Student Gallery: Essay

America’s Gun Crisis: Why Haven’t We Learned?

Riley, De Toledo High School

Would you want to grow up without your uncle? Well, I did. My uncle was shot when I was just ten years old.

One would think that the United States, a progressive, advanced country would enforce stricter laws regarding the ownership and handling of firearms. However, the United States’ lack of regulation of their immense number of guns has led to many tragedies and will continue to lead to even more.

A mass shooting is defined as a casualty involving four or more people being shot, not necessarily killed. According to gun violence archives, there have been more than 2,600 people reported to have been shot and killed in the United States in 2018. For reference, it has been only 68 days since 2018 started, resulting in an average of approximately 38 deaths due to guns each day; a monstrous amount compared to any other country. Although Americans only make up approximately 4.4% of the world population, they “own 42 percent of the world’s guns” (Fisher and Keller).

Although it is a Second Amendment right to bear arms, many Americans recognize that this amendment has become outdated and should therefore be repealed for the safety of the American people. Historically, it has been proven that the government can ratify and repeal amendments; so how come our government is failing to rescind an amendment that has become so outdated and is now risking the lives of many?

Even though fatal scenarios involving guns have continuously occurred, including the Vegas shooting, the Sandy Hook Elementary shooting, the Orlando Nightclub shooting, and the Marjory Stoneman Douglas shooting in Parkland, Florida, the United States government has yet to enforce any effective gun control laws. With the government repeatedly denying bills trying to pass laws to enforce safer gun control, the question remains: How much worse can the gun problem seriously get before action is taken? Since America has been unable to decrease casualties involving guns, we might be able to learn learn from Australia how to implement stricter regulations and guidelines for owning and using a firearm.

In 1996, Australia suffered a horrific, fatal mass shooting in which a gunman shot and killed 35 people. Following this drastic event, the Australian government did not hesitate to take action. Unlike the United States’ failed attempts from 1994-2004 to ban assault weapons, Australia has successfully banned the use of both semi-automatic rifles and shotguns. Additionally, Australia’s process for buying and handling a gun is much more sophisticated and arduous than ours. The process includes a 28-day waiting period, multiple background checks, and a ‘justifiable reason’ for owning the gun. In changing and refining their gun use and ownership laws, Australia has not suffered a mass shooting since 1996.

As our federal government continues to disappoint Americans with its inability to control the gun crisis in America, it may be up to local governments to make a change. On March 14, schools across the nation are going to be participating in student led walkouts in protest and disgust of our government’s continuous disregard to regulate gun control. Although student action is powerful and prevalent in our world today, it shouldn’t have to be relied on. I should be a teenager, learning, enjoying my life and not having to walk out of school due to the government’s inability to set strict, proper regulations on weapons that do more killing than good.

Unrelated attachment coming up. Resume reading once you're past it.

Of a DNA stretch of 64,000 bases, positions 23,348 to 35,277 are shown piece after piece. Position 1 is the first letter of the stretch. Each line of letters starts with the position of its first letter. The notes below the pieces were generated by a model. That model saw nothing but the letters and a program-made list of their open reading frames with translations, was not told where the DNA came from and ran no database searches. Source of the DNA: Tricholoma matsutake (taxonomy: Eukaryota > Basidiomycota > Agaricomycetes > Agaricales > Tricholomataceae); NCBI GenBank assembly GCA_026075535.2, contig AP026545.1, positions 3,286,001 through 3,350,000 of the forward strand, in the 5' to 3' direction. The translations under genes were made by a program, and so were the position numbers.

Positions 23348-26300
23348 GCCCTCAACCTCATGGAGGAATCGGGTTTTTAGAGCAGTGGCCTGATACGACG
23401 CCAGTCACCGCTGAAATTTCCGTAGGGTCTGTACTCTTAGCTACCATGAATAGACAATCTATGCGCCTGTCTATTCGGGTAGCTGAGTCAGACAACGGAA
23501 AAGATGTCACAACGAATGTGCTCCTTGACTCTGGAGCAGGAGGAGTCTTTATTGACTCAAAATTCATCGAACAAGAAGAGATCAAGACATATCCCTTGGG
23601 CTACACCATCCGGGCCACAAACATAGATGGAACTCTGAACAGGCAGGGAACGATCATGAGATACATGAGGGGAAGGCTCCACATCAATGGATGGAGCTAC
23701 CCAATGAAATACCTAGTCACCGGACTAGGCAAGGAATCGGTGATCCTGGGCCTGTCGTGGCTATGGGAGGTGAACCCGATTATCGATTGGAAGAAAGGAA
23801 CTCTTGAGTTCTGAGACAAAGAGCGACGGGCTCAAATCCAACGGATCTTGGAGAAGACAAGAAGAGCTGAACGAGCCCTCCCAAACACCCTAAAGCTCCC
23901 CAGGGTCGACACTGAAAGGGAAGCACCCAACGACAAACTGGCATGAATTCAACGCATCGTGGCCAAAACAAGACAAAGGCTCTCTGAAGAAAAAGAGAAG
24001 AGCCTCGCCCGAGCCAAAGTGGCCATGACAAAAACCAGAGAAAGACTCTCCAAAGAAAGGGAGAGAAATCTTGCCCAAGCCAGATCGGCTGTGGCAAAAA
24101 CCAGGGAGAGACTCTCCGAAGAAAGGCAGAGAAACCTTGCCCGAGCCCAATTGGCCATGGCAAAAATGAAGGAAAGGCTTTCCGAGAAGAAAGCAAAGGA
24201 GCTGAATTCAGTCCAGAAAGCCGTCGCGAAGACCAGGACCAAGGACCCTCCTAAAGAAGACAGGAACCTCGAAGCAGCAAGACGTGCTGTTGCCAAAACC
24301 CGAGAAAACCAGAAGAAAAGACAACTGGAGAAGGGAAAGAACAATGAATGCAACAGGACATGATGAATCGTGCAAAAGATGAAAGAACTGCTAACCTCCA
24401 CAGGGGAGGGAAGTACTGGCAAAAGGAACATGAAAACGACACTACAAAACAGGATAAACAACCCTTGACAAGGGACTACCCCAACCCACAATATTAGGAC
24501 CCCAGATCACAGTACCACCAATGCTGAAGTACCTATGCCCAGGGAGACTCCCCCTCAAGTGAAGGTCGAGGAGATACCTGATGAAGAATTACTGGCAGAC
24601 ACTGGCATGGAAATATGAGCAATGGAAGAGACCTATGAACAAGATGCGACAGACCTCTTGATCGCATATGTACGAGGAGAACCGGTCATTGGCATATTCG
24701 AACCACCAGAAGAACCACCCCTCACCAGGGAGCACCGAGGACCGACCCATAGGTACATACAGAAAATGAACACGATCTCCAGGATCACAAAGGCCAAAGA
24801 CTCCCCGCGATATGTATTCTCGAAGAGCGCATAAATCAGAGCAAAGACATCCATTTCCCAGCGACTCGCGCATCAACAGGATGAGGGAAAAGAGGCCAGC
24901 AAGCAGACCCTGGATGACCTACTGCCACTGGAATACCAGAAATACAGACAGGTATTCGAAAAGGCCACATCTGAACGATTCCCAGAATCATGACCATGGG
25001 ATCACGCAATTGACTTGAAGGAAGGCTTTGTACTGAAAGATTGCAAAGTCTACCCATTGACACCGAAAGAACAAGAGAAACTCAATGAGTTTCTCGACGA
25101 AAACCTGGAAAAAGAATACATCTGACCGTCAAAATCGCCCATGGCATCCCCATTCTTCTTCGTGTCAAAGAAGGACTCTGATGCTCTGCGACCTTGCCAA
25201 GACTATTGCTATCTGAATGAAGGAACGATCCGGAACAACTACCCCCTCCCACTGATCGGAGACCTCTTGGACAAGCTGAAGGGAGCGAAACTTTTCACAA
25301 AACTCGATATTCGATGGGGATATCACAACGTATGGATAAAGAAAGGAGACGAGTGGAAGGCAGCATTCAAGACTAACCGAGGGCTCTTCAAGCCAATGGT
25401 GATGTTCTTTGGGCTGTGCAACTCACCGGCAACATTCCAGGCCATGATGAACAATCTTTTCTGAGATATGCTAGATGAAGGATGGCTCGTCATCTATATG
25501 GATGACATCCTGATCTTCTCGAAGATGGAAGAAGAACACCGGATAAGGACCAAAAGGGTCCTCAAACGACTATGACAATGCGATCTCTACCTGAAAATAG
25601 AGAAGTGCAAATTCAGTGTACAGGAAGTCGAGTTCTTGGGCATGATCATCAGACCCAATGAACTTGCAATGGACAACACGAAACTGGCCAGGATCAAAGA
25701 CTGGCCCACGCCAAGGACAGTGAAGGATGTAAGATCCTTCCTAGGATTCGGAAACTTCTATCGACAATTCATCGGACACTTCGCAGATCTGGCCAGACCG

In many cities throughout the country there are marches supporting women’s rights, LGBTQ+ rights, etc. Luckily, on March 24, March for Our Lives is taking place in numerous cities nationwide stressing the need and expediency for gun control and safety in America. We as Americans have a voice that we must use to influence our government to make necessary changes for the safety and security of all Americans. We mustn’t back down in fear that we will be shut down. We must speak to our individual congressmen and advocate for change, even if it just starts in one place. We must spread our power through our voices and beliefs until America is a safer country with harsh, proper gun control laws.

Without essential laws regarding gun ownership and usage, shootings will inevitably continue to occur. Americans’ easy access to firearms must be restrained. You wouldn’t want another kid having to grow up without their uncle, would you?

Works Cited
Anonymous. “Opinion | What We Don’t Know Is Killing Us.” ​The New York Times​, The New York Times, 26 Jan. 2013. Web. 18 Jan. 2018.

Beck, Katie. “Are Australia’s Gun Laws the Solution for the US?” ​BBC News​, The BBC, 4 Oct. 2017. Web. 16 Jan. 2018.

Bergen, Peter. “America’s Unyielding Plague of Gun Violence.” ​CNN​, Cable News Network, 6 Nov. 2017. Web. 16 Jan. 2018.

The Editorial Board. “511 Days. 555 Mass Shootings. Zero Action from Congress.” ​The New York Times​, The New York Times, 2 Oct. 2017. Web. 19 Jan. 2018.

Fisher, Max, and Josh Keller. “What Explains U.S. Mass Shootings? International Comparisons Suggest an Answer.” ​The New York Times​, The New York Times, 7 Nov. 2017. Web. 17 Jan. 2018.

Gun Violence Archive. “Gun Violence Archive.” Gun Violence Archive, 2018. Web. 8 March 2018.

Plumer, Brad. “Everything You Need to Know about the Assault Weapons Ban, in One Post.”​The Washington Post​, WP Company, 17 Dec. 2012. Web. 21 Jan. 2018.

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